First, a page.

High Court Upholds Ban on “Dorms for Hire,” Saves Landmarked P.S. 64
Yesterday, New York State’s highest court upheld a recent New York City rule banning “dorms-for-hire,” effectively ending attempts by a developer to erect a 19-story building on the site of the now-landmarked P.S. 64 at 605 East 9th Street in the East Village (pictured right). GVSHP had joined the East Village Community Coalition (EVCC), Councilmember Rosie Mendez, and many others in fighting hard to uphold the “dorm-for-hire” ban (including submitting amicus briefs in the court case), to block the proposed 19-story dorm, and to preserve the historic former P.S. 64, which had also served as the Charas/El Bohio Cultural Center.
This is a tremendous victory. Not only does it help protect this threatened East Village landmark, but it helps ensure that developers will not be able to abuse zoning regulations by getting the dorm “bulk bonus” the city offers, often allowing dormitories to be almost twice as large as residential buildings, if they have no actual school to occupy the supposed ‘dorm.’ Many developments GVSHP has fought, such as 159 Bleecker Street (the former Circle in the Square Theater site) and 81 East 3rd Street, got these dorm bonuses to build extra large buildings, but then when they were completed, there was no school to occupy the dorm. These projects never should have been allowed to be built in the first place.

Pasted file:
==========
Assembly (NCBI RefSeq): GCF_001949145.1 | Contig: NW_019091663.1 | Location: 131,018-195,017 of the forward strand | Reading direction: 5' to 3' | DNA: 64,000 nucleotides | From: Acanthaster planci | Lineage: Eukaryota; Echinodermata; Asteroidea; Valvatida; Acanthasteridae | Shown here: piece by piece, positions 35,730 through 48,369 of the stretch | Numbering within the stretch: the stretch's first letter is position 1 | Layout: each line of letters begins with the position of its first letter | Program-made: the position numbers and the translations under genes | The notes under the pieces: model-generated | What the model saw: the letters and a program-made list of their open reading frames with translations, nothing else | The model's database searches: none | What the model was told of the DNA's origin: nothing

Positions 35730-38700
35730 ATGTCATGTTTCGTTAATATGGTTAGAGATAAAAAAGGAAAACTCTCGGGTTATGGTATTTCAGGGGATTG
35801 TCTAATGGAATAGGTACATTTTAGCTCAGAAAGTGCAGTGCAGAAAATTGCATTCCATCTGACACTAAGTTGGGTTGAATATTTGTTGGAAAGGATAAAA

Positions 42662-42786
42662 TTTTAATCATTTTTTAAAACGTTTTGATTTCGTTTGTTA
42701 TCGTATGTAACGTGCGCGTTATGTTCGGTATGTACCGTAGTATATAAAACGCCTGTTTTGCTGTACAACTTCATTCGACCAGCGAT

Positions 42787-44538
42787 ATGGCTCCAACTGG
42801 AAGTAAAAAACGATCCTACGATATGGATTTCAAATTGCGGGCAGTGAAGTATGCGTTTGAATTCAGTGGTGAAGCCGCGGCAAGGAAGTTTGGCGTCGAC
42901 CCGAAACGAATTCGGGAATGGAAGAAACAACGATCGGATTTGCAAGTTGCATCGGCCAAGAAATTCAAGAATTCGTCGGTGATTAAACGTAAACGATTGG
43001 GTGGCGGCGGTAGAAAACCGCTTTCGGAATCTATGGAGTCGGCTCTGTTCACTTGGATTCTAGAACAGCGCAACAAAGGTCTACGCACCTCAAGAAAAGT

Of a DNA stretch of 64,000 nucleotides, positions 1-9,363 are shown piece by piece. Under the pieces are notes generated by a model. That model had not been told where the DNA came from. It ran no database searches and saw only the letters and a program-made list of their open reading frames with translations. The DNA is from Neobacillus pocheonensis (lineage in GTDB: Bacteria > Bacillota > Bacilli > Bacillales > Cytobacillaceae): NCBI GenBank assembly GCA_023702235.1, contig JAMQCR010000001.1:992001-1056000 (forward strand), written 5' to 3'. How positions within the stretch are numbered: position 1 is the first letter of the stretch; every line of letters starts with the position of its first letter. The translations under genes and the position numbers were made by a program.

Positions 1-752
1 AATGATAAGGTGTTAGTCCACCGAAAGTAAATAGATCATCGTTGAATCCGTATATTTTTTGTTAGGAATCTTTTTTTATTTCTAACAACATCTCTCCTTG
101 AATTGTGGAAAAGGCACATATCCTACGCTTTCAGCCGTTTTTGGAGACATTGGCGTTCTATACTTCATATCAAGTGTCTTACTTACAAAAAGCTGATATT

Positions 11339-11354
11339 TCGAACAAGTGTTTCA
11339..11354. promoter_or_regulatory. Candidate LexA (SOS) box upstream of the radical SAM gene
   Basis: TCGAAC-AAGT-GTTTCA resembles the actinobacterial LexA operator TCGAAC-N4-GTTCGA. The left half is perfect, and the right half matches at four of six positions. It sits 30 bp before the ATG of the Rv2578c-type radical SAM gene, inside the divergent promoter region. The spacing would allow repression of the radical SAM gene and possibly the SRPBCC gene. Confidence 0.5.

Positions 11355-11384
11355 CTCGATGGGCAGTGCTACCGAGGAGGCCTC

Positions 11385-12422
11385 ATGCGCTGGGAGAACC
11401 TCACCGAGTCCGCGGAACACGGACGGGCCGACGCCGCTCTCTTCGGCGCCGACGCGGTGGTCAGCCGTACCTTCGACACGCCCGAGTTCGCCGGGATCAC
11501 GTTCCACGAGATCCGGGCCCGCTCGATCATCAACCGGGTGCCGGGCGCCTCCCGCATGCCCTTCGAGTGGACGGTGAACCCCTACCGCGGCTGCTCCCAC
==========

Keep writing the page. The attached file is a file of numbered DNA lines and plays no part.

In response to this, in 2005 the City finally put in place rules requiring developers have a 10-year lease from an accredited educational institution before they could get the dorm bonus; GVSHP supported this rule, although we fought for it to be even more restrictive, and we continue to push for elimination of the dorm bonus entirely.
After this rule was passed, the owner of the former P.S. 64 sought to build a 19-story “dorm-for-hire” on the site of this historic building, with no school in place to occupy it. The city denied the permit application on the basis of this rule and subsequently landmarked the building. The owner sued in court to overturn the “dorm-for-hire” ban and claimed that it should now be granted the building permit for the 19-story ‘dorm’ which he claimed he was wrongly denied before the landmark designation took place. A state court initially agreed, and overturned the ban.
However, in an appeal to the state’s highest court, GVSHP, EVCC, and many others submitted amicus briefs in support of the ban, citing the terrible damage which would be done, not just at this site but citywide, if it were overturned. Fortunately the Court of Appeals agreed, and the prior ruling was overturned and the “dorm-for-hire” ban was upheld.